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Super Hot Stamper (Quiet Vinyl) - Ella Fitzgerald - Whisper Not

Super Hot Stamper (Quiet Vinyl)

Ella Fitzgerald
Whisper Not

Verve LP
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Sonic Grade

Side One:

Side Two:

Vinyl Grade

Side One: Mint Minus to Mint Minus Minus

Side Two: Mint Minus to Mint Minus Minus

  • Both sides of this stereo 2-pack have excellent sound, with a Nearly Triple Plus (A++ to A+++) side one and a solid Double Plus (A++) side two
  • Big, balanced, lively and musical, these two sides had some of the best sound we heard in our most recent shootout
  • Superb engineering from the man behind so many great sounding Verve records, Val Valentin
  • "These fine-tuned arrangements also provide the perfect launching pad for Fitzgerald to place her own stamp on material associated with other singers."
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The good sides here are as quiet as any pressings have ever played for us! This vintage Verve stereo LP has the kind of Tubey Magical Midrange that modern pressings barely BEGIN to reproduce. Folks, that sound is gone and it sure isn't showing any sign of coming back.

Having done this for so long, we understand and appreciate that rich, full, solid, Tubey Magical sound is key to the presentation of this primarily vocal music. We rate these qualities higher than others we might be listening for (e.g., bass definition, soundstage, depth, etc.). The music is not so much about the details in the recording, but rather in trying to recreate a solid, palpable, real ELLA FITZGERALD singing live in your listening room. The best copies have an uncanny way of doing just that.

If you exclusively play modern repressings of older recordings (this one is now 51 years old), I can say without fear of contradiction that you have never heard this kind of sound on vinyl. Old records have it -- not often, and certainly not always -- but less than one out of 100 new records do, if our experience with the hundreds we've played can serve as a guide.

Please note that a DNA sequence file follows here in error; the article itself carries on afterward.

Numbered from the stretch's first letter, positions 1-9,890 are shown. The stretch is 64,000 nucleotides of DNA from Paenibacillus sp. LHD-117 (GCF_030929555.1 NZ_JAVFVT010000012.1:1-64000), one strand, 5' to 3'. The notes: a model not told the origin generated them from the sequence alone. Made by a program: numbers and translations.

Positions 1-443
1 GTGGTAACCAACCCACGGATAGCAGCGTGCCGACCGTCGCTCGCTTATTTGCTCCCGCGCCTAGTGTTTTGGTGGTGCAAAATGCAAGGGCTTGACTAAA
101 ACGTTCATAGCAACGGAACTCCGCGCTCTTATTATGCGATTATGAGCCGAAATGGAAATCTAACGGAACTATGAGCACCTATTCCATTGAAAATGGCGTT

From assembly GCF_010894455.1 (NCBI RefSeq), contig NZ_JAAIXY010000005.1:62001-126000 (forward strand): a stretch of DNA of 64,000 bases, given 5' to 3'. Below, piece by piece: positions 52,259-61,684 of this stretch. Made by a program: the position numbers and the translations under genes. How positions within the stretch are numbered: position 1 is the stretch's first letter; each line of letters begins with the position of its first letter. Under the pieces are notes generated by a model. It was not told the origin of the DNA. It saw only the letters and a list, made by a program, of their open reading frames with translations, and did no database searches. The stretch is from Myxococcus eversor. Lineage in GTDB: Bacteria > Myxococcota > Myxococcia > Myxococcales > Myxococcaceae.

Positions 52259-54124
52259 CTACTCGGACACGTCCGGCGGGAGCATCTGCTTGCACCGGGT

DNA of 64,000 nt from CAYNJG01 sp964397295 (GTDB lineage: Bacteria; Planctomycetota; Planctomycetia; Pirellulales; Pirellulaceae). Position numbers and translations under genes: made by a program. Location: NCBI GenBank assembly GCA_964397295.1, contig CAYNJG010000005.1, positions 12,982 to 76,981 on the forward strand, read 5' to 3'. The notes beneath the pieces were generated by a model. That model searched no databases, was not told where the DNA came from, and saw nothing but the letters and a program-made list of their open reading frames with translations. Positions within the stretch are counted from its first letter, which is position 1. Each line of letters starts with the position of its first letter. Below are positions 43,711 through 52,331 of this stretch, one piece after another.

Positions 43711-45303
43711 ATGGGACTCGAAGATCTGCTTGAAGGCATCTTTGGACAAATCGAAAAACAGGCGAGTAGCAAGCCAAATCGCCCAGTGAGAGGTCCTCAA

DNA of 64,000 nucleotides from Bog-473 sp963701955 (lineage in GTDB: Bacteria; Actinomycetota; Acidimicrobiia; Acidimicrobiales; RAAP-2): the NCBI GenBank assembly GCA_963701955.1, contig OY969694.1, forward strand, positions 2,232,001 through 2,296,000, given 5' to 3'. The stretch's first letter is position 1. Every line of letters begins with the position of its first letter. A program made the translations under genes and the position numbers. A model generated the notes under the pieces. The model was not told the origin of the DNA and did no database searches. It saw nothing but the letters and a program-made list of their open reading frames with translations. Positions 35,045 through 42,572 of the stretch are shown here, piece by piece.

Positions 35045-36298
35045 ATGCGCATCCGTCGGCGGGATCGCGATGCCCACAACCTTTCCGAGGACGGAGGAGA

Ella - What to Listen For

The key to any Ella recording on Verve is to find the pressing with the most presence, breathiness, richness, tubiness and all the other good stuff that vintage analog records can give you, whilst minimizing the midrangy EQ that is found on many of her albums.

And it can be done. This copy is proof! Hardness and honkiness are no strangers to her records, but the best pressings make the EQ on her vocals sound maybe not perfect, but right for the music.

Copies with rich lower mids did the best in our shootout, assuming they weren't veiled or smeary of course. So many things can go wrong on a record! We know, we've heard them all.

Top end extension is critical to the sound of the best copies. Lots of old records (and new ones) have no real top end; consequently the studio or stage will be missing much of its natural ambience and space, and instruments will lack their full complement of harmonic information.

Tube smear is common to pressings from every era and this is no exception. The copies that tend to do the best in a shootout will have the least (or none), yet are full-bodied, tubey and rich.

The Music

A couple of high points: Spring Can Really Hang You Up The Most, the song Ella sang on her masterpiece, Clap Hands, is here rearranged for the players at hand, and the interpretation is fresh and moving. The song I Said No is filled with silly double entendres and is a hoot.

But I have to say those are two high points picked almost at random. Every track on this album is wonderful. I think this is one of her three or four best recordings ever. Another would be the Johnny Mercer songbook album.

Anyway, take it from an Ella fan, you can't go wrong with this one. You could demonstrate your stereo with a record this good. But what you would really be demonstrating is music that the listener probably hasn't heard, and that's the best reason to demonstrate a stereo!

The First Lady of Song

Until about ten years ago I hadn't run into a clean copy of the record. I had liked a Japanese pressing years before, but even the best Japanese pressings consistently fall short of the better domestic copies in terms of warmth, richness, sweetness, naturalness and all the rest of the stuff that the Japanese don't seem to care much about. (If you have a Japanese pressing of an album in your collection and you can't beat it with a different import or domestic LP, you're just not trying hard enough.)